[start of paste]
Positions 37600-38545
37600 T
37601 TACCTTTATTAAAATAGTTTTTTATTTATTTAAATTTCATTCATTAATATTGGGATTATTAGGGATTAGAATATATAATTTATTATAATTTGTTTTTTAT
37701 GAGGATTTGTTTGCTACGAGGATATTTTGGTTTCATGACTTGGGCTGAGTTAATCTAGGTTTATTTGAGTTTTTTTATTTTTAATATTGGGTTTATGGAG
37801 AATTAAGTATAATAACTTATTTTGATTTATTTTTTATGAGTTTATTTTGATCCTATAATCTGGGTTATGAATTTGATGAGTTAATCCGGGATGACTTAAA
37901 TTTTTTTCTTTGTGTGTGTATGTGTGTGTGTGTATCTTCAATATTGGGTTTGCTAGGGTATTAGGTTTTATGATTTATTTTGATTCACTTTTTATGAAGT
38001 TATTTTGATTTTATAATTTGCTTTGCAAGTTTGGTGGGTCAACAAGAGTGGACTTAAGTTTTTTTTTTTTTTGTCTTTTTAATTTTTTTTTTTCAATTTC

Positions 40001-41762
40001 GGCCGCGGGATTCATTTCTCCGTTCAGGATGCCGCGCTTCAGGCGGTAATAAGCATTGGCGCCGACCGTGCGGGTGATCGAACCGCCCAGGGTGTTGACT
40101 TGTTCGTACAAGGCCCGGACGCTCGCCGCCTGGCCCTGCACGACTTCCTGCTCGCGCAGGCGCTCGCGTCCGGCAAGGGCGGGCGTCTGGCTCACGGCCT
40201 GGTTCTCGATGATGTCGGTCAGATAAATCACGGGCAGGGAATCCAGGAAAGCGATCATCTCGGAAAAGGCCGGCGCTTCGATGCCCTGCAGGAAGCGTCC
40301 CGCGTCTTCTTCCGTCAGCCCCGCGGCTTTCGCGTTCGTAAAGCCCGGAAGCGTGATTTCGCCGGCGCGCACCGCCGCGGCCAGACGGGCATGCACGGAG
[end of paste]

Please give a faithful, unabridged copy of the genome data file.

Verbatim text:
Positions 37600-38545
37600 T
37601 TACCTTTATTAAAATAGTTTTTTATTTATTTAAATTTCATTCATTAATATTGGGATTATTAGGGATTAGAATATATAATTTATTATAATTTGTTTTTTAT
37701 GAGGATTTGTTTGCTACGAGGATATTTTGGTTTCATGACTTGGGCTGAGTTAATCTAGGTTTATTTGAGTTTTTTTATTTTTAATATTGGGTTTATGGAG
37801 AATTAAGTATAATAACTTATTTTGATTTATTTTTTATGAGTTTATTTTGATCCTATAATCTGGGTTATGAATTTGATGAGTTAATCCGGGATGACTTAAA
37901 TTTTTTTCTTTGTGTGTGTATGTGTGTGTGTGTATCTTCAATATTGGGTTTGCTAGGGTATTAGGTTTTATGATTTATTTTGATTCACTTTTTATGAAGT
38001 TATTTTGATTTTATAATTTGCTTTGCAAGTTTGGTGGGTCAACAAGAGTGGACTTAAGTTTTTTTTTTTTTTGTCTTTTTAATTTTTTTTTTTCAATTTC

Positions 40001-41762
40001 GGCCGCGGGATTCATTTCTCCGTTCAGGATGCCGCGCTTCAGGCGGTAATAAGCATTGGCGCCGACCGTGCGGGTGATCGAACCGCCCAGGGTGTTGACT
40101 TGTTCGTACAAGGCCCGGACGCTCGCCGCCTGGCCCTGCACGACTTCCTGCTCGCGCAGGCGCTCGCGTCCGGCAAGGGCGGGCGTCTGGCTCACGGCCT
40201 GGTTCTCGATGATGTCGGTCAGATAAATCACGGGCAGGGAATCCAGGAAAGCGATCATCTCGGAAAAGGCCGGCGCTTCGATGCCCTGCAGGAAGCGTCC
40301 CGCGTCTTCTTCCGTCAGCCCCGCGGCTTTCGCGTTCGTAAAGCCCGGAAGCGTGATTTCGCCGGCGCGCACCGCCGCGGCCAGACGGGCATGCACGGAG